to the party convention at

the Ring ol)tained
.lohn T. Hoffman,







was a man of much higher character than


He was personally honest, but his supporters and associates. ambition blinded him to the acts of his political friends. His initial resistance to the operations of the Ring seems to have been overcome by the promise of the governorship of the State. In 1868 this promise was fulfilled; Hoffman was nominated for His election was secured by the governor and was elected. gi'ossest and most extensive frauds ever perj)etrated in the city,

illegal naturalization of foreigners, false registration,


and unfair counting. The mayoralty, left vacant by/ the promotion of Hoffman, was filled by the election of Hall, wl^o took his seat on the first day of January 1869. As Samuel J. Tilden said, by this election " the Ring became completely organized and matured." It controlled the common council of the city and the legislature of the State, and its nominee sat in the gubernatorial chair. Hall was mayor Sweeny was city chamberlain or treasurer of both city and county Tweed was l)ractiically supreme in the street department Connolly was city comptroller, and thus had charge of the city finances the city judiciary was in sympathy with these men and finally their control of the Tammany organization made it an extremely difficult if not an imj^ossible thing to dislodge them from their position by opposing them at elections. It might be thought that the powers possessed by the Ring were sufl&cient to enable them to carry out any scheme that they had devised already or could invent in the future for the plundering of the city but they were not yet content. The elections of 1869 had given the Democratic party a majority in both houses of the State legislature, and the Ring seized this op})ortunity to introduce certain changes into the city charter. These changes, though made in the immediate interest of the Ring, Avcre for the most i)art sound and Avise, according in principle Avith the most advanced modern theory of municipal administraof votes,
; ; ;
; ;



They tended

to give the city greater ])ower over its





extremely complex administrative



to centre the responsibility for the administra-

tion of local business in very

few hands.

The neAv charter's only fault was that these hands were at the moment unclean and grasping hands. On account of its undoul)ted merits this charter was received by the people of the city with considerable enthusiasm, and was a])])rovc(l by the
leading newspapers, including
those wlnCli o|)])osod



Citizen'^ Association, established in 1864 in the interests of good goverrinient, endorsed the draft-charter, and a petition to the legislature for its adoption was signed by some of the very One of the reasons of the very best citizens of New York.^ general approval of the charter by the citizens of New York was the fact that the new law proposed to give to the city privileges of local government which rightfully belonged to it, and which The had been taken away by the laws passed since 1857. " radical " commissions, as they were called, Avhich had been formed by the Kepublican legislature, and whose members were appointed by the governor, had always been very unpopular with the great mass of citizens and the adherents of the Eing had constantly maintained that these State commissions were responsil)le for most of the misgovernment from which the city Accordingly there was an almost universal had so long sufiered.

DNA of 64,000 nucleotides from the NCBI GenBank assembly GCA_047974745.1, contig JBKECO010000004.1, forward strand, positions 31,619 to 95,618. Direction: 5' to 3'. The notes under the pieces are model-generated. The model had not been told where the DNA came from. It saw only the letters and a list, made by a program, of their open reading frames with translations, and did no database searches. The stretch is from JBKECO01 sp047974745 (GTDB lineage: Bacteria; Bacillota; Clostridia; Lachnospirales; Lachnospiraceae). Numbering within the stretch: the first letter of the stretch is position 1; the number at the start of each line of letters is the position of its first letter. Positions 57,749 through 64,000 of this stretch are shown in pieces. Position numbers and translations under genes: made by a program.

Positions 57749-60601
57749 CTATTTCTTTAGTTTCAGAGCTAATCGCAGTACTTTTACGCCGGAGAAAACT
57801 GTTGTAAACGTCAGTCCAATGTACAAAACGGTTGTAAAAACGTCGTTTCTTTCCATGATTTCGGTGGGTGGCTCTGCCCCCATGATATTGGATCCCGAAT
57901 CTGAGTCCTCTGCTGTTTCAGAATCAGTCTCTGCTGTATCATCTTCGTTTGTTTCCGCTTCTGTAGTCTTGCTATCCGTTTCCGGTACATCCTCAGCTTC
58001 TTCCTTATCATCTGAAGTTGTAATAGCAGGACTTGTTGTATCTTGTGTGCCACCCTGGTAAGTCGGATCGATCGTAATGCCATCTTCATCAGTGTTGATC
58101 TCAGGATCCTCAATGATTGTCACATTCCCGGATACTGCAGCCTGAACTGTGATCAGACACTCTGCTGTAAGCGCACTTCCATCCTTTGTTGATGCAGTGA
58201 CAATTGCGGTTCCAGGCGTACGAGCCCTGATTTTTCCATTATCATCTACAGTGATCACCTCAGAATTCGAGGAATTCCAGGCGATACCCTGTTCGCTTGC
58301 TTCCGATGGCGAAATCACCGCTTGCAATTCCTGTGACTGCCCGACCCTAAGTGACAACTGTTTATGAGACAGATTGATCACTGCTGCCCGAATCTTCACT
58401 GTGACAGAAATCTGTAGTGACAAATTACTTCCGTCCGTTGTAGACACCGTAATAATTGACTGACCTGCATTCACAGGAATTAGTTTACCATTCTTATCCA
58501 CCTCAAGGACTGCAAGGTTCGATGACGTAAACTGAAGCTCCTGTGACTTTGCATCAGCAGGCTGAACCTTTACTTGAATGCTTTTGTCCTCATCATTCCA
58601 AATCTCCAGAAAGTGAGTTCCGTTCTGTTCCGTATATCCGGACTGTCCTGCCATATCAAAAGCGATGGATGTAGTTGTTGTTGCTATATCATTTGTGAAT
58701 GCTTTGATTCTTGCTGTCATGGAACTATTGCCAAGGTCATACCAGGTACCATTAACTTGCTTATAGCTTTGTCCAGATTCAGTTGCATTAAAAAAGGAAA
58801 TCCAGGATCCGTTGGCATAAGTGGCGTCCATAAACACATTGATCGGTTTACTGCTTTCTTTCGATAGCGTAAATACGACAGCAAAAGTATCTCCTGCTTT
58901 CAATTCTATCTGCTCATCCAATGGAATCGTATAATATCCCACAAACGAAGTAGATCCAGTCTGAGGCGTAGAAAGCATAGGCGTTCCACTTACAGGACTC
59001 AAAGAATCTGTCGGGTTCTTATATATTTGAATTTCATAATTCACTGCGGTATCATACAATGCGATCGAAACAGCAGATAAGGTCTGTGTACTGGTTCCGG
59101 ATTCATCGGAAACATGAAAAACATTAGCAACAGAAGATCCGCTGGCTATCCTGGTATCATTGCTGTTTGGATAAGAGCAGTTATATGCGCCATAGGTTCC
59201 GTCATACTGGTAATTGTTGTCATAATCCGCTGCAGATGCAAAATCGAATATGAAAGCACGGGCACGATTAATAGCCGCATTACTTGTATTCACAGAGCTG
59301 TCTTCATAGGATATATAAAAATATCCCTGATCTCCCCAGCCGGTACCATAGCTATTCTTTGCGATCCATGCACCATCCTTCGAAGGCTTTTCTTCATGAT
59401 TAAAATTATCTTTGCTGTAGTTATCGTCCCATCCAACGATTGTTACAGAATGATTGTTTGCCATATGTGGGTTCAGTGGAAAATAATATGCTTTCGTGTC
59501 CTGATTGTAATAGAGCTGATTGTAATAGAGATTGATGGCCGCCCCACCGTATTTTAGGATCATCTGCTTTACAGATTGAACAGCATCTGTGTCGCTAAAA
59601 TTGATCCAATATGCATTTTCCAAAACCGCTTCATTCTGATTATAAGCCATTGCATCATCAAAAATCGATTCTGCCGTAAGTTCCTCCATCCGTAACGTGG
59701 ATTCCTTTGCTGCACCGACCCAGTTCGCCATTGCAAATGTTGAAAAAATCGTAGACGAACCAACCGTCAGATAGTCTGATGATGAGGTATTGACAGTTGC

for their abolition.


of the citizens felt that it

power that it might be held But it must not be to full resiDonsibility for the government. supposed that the changes proposed by the Ring met with no
was desirable
to give the



On the contrary, the Republican leaders opposed no other than party reasons and quite a niimber of Democratic ])oliticians, who felt that they had not received their share of the good things to be enjoyed in the city government,
tlieni if for

up a resolute resistance to the passage of the new laws. This resistance the Ring overcame only by the expenditure of

so enormous an amount that by the legislature at Albany finally became for the Ring a matter of life and death.The laws were passed and provided as follows 1. The old elective board of supervisors, which had been

an enormous amount of money
the passage of the




^ The Herald in its issues of 4th and 6th Feljruary approved the proposed charter and the day after its adoption, 6th April 1870, the Times said : "The new charter is very generally conceded to be a good one. have the assurances of the best men of both parties that it is a substantial and reliable reform, and from the examination that we have been able to give it we are inclined to concur in that opinion." Indeed, of all the newspapers only the Tribune and the Evenino Post seem to have had misgivings about the charter. One of the reasons of this well-nigh universal approval of the charter by the press was undoubtedly to be found in the large grants of corporation advertising a means regularly employed by the Ring to form public opinion but it must be said that subsequent events showed that the Times at least was honest in its belief. - Indisi)ensable in order to enable the conspirators to reimburse the e-xpenses